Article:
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Scaling Up Treatment for the Global AIDS Pandemic: Challenges and Opportunities to properly ensure acceptable technical performance by these laboratory networks. Dedicated funds, training, and other resources to ensure the maintenance of laboratory equipment employed in these networks should be provided. To better facilitate the diagnosis and treatment of HIV infection in infants less than 18 months of age, the laboratory networks should put in place a capacity for the direct detection of HIV, such as HIV DNA, HIV RNA, or HIV p24 antigen. Clinical criteria for monitoring treatment progress have been used in developing countries. While there are many reasons during both health and disease for weight gain or loss, patient weight has been one clinical marker used in developing countries to judge the success of ART. In the event that clinical criteria are used for treatment monitoring, however, it must be recognized that such criteria do not always provide an accurate assessment of viral suppression, and even patients who appear to be doing well may fail in their regimen if viral suppression is not above a certain threshold. Initial treatment regimens should be selected based on this awareness. The degree to which laboratory services for toxicity monitoring are used also requires special consideration in resource-constrained settings with limited infrastructure. The necessity for laboratory monitoring may be tailored to the use of certain ARVs. For example, when nevirapine is used in combination with other drugs, hepatoxicity testing may be important, whereas when zidovudine is used, a hemoglobin determination for anemia might be considered. Selecting a Treatment Regimen In the developed world, regimen selection is quite intricate because of the availability of numerous drugs and the infrastructure needed to deliver and monitor therapy, the affordability of drugs (through third-party payers in some cases), and the ability to tailor regimens to virus susceptibility. Because resource-constrained settings may not have these advantages, WHO has recommended four first-line regimens for HIV/AIDS treatment. These regimens, summarized in Table 4-1, take into account toxicities, appropriateness for use in TB-coinfected patients and in pregnant women, availability as a fixed-dose combination (FDC) (see Box 4-2), cost, and laboratory monitoring requirements. Regimen design also must take into account the population being treated with respect to age, gender, pregnancy status, and comorbid infections. According to the WHO guidelines, ARV regimens that have been shown scientifically to be ineffective or less effective than other available regimens should not be used. Specifically, mono- or dual-therapy regimens and nucleoside-only regimens should be avoided. According to a recent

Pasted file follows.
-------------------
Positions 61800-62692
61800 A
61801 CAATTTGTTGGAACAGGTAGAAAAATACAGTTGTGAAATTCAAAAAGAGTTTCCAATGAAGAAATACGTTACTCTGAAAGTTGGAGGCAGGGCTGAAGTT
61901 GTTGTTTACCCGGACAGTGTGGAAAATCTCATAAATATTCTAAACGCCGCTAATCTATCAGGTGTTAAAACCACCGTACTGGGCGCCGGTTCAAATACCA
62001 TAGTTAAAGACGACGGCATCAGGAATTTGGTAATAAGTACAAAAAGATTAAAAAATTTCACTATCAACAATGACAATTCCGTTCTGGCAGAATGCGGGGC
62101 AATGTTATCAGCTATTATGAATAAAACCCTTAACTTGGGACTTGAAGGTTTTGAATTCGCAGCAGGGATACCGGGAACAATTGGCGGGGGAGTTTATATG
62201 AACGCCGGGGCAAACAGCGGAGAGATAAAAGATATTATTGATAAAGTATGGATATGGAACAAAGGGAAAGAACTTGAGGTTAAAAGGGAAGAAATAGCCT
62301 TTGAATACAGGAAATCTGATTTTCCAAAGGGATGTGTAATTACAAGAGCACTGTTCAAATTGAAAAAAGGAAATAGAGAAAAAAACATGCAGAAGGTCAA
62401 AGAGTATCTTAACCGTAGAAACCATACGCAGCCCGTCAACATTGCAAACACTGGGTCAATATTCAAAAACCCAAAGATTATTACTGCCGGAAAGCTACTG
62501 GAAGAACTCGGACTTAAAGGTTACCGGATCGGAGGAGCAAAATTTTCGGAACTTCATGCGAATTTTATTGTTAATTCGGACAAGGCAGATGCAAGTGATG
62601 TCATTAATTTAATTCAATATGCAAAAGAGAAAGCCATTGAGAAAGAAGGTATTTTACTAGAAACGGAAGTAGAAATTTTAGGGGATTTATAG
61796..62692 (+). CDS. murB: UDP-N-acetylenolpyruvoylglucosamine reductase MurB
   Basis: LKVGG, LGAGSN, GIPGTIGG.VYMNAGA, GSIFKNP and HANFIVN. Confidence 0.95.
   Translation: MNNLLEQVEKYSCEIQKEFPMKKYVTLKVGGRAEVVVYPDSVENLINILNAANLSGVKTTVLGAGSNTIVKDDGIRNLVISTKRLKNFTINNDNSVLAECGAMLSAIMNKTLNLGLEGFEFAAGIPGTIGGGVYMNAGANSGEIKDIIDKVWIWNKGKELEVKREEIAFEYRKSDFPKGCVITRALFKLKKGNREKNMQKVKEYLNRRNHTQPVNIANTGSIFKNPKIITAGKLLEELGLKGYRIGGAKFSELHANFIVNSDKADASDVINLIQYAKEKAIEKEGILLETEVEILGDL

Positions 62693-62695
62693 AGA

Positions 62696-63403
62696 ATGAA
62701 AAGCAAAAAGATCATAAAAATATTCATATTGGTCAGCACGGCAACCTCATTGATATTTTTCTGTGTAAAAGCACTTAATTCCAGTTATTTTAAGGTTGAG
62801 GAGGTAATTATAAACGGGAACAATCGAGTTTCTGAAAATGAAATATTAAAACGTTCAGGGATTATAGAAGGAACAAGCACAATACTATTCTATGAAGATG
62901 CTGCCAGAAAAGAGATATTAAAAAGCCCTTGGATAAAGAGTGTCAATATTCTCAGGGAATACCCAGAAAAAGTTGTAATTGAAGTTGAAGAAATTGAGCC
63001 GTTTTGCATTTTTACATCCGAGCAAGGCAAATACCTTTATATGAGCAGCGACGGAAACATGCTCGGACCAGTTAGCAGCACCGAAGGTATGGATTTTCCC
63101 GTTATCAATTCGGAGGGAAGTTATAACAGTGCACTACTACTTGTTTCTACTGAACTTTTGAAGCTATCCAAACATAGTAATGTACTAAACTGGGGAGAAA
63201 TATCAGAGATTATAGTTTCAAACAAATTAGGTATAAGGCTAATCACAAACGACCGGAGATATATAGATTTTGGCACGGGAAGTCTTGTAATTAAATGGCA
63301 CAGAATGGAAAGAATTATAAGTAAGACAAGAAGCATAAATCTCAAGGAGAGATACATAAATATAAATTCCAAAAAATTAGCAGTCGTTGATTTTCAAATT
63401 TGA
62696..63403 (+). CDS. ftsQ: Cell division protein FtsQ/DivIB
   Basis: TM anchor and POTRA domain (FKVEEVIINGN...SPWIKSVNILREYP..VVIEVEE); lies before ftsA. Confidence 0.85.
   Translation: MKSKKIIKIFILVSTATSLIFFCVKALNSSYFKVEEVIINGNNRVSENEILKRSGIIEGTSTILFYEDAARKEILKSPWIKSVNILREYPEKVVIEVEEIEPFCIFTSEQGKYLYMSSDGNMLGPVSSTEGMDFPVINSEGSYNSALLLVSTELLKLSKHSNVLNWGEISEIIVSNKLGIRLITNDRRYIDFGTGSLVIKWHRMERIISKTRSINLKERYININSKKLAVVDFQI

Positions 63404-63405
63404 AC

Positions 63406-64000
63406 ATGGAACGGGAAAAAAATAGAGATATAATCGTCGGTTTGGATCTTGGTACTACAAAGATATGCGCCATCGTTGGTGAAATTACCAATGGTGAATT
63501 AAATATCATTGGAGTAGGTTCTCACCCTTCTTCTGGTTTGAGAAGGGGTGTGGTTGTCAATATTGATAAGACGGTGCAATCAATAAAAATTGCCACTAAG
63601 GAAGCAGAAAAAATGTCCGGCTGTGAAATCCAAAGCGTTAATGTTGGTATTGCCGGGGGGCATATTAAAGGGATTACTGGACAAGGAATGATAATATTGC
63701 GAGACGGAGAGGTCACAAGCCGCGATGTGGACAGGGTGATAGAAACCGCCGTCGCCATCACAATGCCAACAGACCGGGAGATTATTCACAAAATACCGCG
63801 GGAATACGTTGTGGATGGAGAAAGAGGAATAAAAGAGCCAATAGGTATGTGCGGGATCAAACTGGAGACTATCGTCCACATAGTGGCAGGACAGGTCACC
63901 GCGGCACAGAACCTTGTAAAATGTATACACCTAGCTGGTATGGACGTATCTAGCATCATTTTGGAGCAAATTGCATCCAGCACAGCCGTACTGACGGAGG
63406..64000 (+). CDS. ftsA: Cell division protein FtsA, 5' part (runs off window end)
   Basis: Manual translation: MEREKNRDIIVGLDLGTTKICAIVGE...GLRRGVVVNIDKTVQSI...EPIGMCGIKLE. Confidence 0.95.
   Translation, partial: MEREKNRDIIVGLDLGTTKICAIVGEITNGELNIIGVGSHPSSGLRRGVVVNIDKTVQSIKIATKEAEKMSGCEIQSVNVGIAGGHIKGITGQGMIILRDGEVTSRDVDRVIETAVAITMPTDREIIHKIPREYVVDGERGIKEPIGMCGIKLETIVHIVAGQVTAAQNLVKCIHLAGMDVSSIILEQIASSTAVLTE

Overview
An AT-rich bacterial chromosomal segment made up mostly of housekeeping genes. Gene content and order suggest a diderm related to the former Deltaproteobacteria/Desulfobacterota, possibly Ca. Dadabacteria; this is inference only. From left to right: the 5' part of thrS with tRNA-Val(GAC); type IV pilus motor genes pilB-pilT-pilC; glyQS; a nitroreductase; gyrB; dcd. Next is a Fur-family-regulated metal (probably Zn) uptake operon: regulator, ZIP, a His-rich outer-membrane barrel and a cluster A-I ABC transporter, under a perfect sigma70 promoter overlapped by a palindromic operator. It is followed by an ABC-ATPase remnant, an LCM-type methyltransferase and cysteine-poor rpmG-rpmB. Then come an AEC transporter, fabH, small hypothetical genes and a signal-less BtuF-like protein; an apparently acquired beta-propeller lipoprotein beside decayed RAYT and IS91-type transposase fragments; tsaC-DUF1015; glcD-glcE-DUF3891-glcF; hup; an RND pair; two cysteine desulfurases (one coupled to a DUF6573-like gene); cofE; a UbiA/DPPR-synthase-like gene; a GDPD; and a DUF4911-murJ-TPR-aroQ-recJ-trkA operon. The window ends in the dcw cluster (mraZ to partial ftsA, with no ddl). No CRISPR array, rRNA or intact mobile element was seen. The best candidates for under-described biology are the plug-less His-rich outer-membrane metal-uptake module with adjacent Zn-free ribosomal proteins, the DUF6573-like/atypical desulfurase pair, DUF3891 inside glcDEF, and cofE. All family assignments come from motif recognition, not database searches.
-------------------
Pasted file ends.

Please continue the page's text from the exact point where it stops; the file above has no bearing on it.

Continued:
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Scaling Up Treatment for the Global AIDS Pandemic: Challenges and Opportunities RNA viral load level was significantly higher among HIV-1–positive subjects whose partners had seroconverted than among those whose partners had not seroconverted (90,254 copies per milliliter vs. 38,029 copies per milliliter, p = 0.01). Reflecting the population benefits of suppressed viral replication, no instances of transmission were noted from the 51 HIVinfected partners with less than 1,500 copies per milliliter. Overall in this community, however, transmission was substantial, with 90 of 415 initially seronegative partners seroconverting (11.8 per 100 person-years) (Quinn et al., 2000). Modeling studies also suggest that suppression of viral load in a high proportion of infected people can significantly reduce transmission in a population (Blower et al., 2000, 2003a, 2004). While treatment for HIV/AIDS could positively impact the prevention of new cases by decreasing viral load and reducing the infectiousness of those already afflicted with the disease, past experience with the introduction of treatment in the developed world has highlighted the potential for an increase in behaviors linked to HIV/AIDS transmission (Blower and Farmer, 2003; Blower et al., 2000, 2001). Substantial decreases in HIV mortality in the United States and other developed countries have been accompanied by a resurgence of HIV infection rates among some communities of gay men in these countries (Katz et al., 2002; Miller et al., 2000). An observational study of adults—mainly homosexual men—with AIDS in the era of HAART found an increase in sexually transmitted infections over a 4-year period in the late 1990s. A survey of 54 homosexual men found that 26 percent felt “less concerned about becoming HIV-positive” with the availability of ART. This increase in risky behavior following receipt of ART in the developed world has not been documented for other risk groups (e.g., intravenous drug abusers, heterosexuals). Factors that could contribute to this increase in risk behaviors, also called “disinhibition,” include a greater sense of security from knowing that therapy is available and improved health, leading to more or resumption of higher-risk sexual activities. Another concern is that the increase in life expectancy that can be brought about by ART affords a greater opportunity for HIV-positive persons to infect others (although as noted, treated patients should have decreased HIV viral load burdens and thus be less infectious). Modeling has been used to predict the interactions between use of ART and risk behaviors and the subsequent effect on HIV prevalence. Given otherwise optimal ART scale-up conditions (i.e., use of potent regimens that completely suppress viral replication, near-perfect adherence, and widespread use), but absent efforts to prevent increased risk behaviors, the potential benefits of increased ARV usage could be masked by increased transmission resulting from such behaviors, as was seen in the gay community in the United States (Blower and Farmer, 2003; Blower et al., 2000, 2003a,b, 2004; Velasco-Hernandez et al., 2002). Evidence from both em-